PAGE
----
(Paris, Geneva) The Lao government must immediately and unconditionally release two former pro-democracy student leaders who have been arbitrarily detained for more than 16 years and disclose the fate or whereabouts of two others, the Observatory for the Protection of Human Rights Defenders (a joint FIDH and OMCT program) and the Lao Movement for Human Rights (LMHR) said today.
Mr. Thongpaseuth Keuakoun and Mr. Sengaloun Phengphanh, two former student leaders with the Lao Students Movement for Democracy (LSMD), remain detained in Samkhe prison, located on the eastern outskirts of Vientiane. Thongpaseuth and Sengaloun were arrested in Vientiane on October 26, 1999, along with fellow LSMD members Mr. Bouavanh Chanhmanivong, Mr. Khamphouvieng Sisa-at, and Keochay, for planning peaceful demonstrations that called for democracy, social justice, and respect for human rights. All five were subsequently sentenced to 20 years in prison for “generating social turmoil and endangering national security.” The government, however, denied that it had detained Bouavanh, Khamphouvieng, and Keochay.
Thongpaseuth and Phengphanh are imprisoned in solitary confinement with their legs locked in wooden stocks at all times. Prison authorities allow them to go out of their cells once a week or once every two weeks to wash and empty their accumulated excrements. They are accompanied by police officers and not by prison guards. Witnesses described them as looking like “human skeletons.” Prison authorities do not allow them to receive visitors and have consistently prohibited them from receiving food and medication sent from family members. For many years, the Lao government refused to acknowledge the detention of Thongpaseuth and Phengphanh.
“The lengthy arbitrary detention of the two former student leaders as well as the prolonged torture inflicted upon them are gross and unacceptable human rights violations. The authorities must immediately and unconditionally release them, investigate allegations of torture and ill-treatment, and provide compensation for their wrongful detention.” Karim Lahidji, FIDH PresidentHumhu
(Paris) The EU must ensure that the Lao government makes firm commitments during upcoming bilateral human rights talks, FIDH and its member organization Lao Movement for Human Rights (LMHR) said today. The two organizations made the call ahead of the 6th EU-Laos human rights dialogue, which will be held on 6 November in Vientiane.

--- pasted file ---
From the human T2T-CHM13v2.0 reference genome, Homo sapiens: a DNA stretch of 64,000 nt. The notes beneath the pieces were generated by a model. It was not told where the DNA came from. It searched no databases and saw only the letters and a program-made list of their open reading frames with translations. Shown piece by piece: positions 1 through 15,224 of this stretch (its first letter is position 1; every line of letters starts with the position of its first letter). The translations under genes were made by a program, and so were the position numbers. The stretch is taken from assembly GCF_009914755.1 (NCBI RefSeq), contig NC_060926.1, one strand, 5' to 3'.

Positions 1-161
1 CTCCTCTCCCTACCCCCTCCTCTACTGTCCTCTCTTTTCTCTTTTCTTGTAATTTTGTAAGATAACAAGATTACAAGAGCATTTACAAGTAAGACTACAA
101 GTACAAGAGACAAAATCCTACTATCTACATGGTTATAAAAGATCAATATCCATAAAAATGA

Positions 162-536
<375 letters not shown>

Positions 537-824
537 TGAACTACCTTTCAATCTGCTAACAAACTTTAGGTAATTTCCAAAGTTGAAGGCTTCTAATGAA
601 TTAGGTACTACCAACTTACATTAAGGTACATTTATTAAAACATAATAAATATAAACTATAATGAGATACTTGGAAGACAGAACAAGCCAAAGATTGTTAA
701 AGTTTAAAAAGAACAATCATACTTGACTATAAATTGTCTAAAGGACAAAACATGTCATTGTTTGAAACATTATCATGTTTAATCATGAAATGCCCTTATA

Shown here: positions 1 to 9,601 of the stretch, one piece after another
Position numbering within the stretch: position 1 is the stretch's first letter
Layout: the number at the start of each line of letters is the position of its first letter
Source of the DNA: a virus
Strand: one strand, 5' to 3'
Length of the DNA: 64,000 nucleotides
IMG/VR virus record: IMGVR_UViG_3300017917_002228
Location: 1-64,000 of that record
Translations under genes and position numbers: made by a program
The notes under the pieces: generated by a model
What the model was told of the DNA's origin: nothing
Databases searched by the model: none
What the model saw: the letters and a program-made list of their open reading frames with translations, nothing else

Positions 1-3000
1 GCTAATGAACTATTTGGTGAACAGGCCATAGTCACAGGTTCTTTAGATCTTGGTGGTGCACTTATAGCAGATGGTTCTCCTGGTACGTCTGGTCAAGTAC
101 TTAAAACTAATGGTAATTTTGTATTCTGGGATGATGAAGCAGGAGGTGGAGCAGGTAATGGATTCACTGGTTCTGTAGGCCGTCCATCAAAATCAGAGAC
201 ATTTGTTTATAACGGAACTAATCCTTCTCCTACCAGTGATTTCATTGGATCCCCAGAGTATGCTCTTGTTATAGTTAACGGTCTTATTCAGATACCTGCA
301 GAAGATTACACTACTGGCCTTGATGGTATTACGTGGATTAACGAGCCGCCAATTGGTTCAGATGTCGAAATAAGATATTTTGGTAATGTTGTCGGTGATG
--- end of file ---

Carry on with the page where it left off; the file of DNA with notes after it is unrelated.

In conjunction with the human rights dialogue, FIDH and LMHR published a joint briefing paper that details ongoing human rights violations that have occurred in the country since the previous round of talks in May 2014.
“It is imperative that the EU negotiates clear, measurable, and time-bound commitments with the Lao government and ensures their implementation. Otherwise, the human rights dialogue risks being a meaningless process that does not deliver any concrete results”FIDH President Karim Lahidji
Since May 2014, the Lao government has enacted additional draconian legislation, such as Decree 327, to augment its existing arsenal of repressive laws. Authorities have arbitrarily arrested and imprisoned individuals who have criticized the government or exposed instances of corruption. Authorities have continued to crack down on religious minorities, arresting numerous members of various Christian groups.
The government has failed to provide any updates on the investigation of the enforced disappearance of prominent civil society leader Sombath Somphone, whose fate and whereabouts remain unknown. In addition, it has outrageously labeled allegations of other unresolved enforced disappearances as “not true.” Continue reading “EU human rights talks must be backed by action”
Laos failed attempt to win a seat on the United Nations Human Rights Council in a secret vote in New York was greeted with relief on Thursday by a leading Lao human rights group, which urged the communist government to adhere to U.N. rights treaties before trying to join the council.
The secret ballot by the U.N. General Assembly in Wednesday saw Laos come up short for one of five vacant Asia-Pacific slots on the council, with those regional slots going to Kyrgyzstan, Mongolia, the Philippines, South Korea and the United Arab Emirates.
The Paris-based Lao Movement for Human Rights told RFA’s Lao Service it would have been “most unfortunate” to see the authoritarian one-party government in Vientiane join the 47-member council.